In 1889, the first electronic street railway was introduced in Colorado by Denver Tramway. Their main competitor, The Denver City Cable Railway, built a cable car power plant with its iconic chimney the same year. However, their old technology was no match and they went bankrupt within a few years. Behind it is the 22 story 1800 Larimer Office Tower, one of Denver’s newest high-rise buildings. It opened in 2010 and houses Xcel Energy.

1800 Larimer St, Denver, CO 80202
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39 Bighorn Sheep Grazing in Rocky Mountain National Park near Estes Park, Colorado

The best way to sample the 415 square miles and 60 mountains of Rocky Mountain National Park in Colorado is by driving along the Trail Ridge Road (Highway 34). If you are adventurous, consider walking some of the 350 miles of trails. The lowlands are covered by lush grasslands and forests until they reach the tree line at 11,500 feet. The tallest mountain is Longs Peak at 14,259 feet. Along the way, you might see a herd of grazing bighorn sheep.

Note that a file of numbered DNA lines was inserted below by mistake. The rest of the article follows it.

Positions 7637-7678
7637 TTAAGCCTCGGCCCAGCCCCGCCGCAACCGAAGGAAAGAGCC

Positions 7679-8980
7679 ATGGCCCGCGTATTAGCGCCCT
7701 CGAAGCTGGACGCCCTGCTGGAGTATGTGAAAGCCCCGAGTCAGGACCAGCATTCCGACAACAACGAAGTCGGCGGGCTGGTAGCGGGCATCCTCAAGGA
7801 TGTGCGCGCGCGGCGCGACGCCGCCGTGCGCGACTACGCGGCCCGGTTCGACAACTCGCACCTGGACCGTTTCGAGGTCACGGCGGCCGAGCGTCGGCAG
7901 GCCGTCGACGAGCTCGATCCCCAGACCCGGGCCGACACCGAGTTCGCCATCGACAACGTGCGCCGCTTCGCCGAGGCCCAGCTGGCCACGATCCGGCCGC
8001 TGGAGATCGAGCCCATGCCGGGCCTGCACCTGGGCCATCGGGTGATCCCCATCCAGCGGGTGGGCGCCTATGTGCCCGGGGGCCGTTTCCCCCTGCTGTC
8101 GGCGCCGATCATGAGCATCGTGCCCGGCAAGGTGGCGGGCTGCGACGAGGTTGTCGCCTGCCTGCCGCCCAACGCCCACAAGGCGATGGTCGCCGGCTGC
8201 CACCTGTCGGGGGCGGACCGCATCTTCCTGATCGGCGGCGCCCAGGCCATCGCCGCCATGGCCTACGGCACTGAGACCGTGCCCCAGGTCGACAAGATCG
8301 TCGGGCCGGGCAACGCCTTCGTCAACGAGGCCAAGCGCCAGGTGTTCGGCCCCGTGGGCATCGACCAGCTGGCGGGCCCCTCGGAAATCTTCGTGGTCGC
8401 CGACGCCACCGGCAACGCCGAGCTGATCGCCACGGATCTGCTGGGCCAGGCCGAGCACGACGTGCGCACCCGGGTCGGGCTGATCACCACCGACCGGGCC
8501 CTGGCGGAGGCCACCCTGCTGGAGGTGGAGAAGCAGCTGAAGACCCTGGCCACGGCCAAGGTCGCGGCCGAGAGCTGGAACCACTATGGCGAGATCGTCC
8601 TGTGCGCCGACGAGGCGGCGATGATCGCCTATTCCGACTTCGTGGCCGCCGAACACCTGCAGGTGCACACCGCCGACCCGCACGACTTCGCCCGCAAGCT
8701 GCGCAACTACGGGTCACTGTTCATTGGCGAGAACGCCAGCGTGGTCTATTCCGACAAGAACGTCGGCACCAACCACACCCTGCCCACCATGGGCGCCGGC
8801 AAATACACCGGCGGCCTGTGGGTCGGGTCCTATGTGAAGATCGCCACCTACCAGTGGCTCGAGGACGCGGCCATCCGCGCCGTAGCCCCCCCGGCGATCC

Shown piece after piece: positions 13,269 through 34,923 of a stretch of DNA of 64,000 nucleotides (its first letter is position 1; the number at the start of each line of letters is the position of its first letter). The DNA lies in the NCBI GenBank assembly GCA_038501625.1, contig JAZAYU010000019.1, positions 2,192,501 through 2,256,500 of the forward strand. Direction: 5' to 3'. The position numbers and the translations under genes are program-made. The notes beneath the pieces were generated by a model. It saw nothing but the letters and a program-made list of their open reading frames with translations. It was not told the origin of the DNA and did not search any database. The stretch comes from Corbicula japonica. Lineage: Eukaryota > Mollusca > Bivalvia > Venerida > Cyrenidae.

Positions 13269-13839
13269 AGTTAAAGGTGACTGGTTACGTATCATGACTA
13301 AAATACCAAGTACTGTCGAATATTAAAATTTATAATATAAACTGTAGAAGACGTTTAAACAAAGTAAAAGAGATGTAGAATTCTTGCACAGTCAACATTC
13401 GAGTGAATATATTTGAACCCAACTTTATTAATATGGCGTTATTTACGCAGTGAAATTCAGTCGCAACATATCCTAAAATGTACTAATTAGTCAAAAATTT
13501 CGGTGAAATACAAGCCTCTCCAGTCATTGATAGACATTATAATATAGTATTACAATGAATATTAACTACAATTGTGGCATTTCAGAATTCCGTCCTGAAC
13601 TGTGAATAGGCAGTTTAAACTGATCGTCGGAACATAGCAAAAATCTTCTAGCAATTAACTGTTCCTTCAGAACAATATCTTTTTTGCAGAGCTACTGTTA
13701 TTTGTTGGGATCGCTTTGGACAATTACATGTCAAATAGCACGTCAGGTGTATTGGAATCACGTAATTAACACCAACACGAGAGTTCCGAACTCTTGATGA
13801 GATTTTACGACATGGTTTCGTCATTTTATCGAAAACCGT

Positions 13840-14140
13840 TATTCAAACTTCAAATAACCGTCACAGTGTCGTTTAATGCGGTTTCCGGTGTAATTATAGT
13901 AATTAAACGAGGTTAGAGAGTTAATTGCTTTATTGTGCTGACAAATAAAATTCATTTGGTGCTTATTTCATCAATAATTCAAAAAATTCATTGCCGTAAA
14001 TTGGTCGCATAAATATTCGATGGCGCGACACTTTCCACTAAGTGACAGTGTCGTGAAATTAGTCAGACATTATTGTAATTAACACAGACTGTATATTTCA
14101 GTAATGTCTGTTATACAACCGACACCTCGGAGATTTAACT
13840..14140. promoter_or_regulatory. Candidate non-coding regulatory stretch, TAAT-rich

Trail Ridge Rd, Estes Park, CO 80517
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40 Old Malta Little Red Schoolhouse and Rocky Mountains near Leadville, Colorado

Leadville is noted for its high elevation (over 10,000 feet), the start of Colorado’s Silver Boom and the death of Buffalo Bill Cody. Just after leaving the “Two-Mile-High City’s” historic district and before reaching Malta, you are treated to this picturesque scene. In the background of this abandoned, little red school house is Mount Massive. At 14,428 feet, it is the Rocky Mountains’ second highest peak.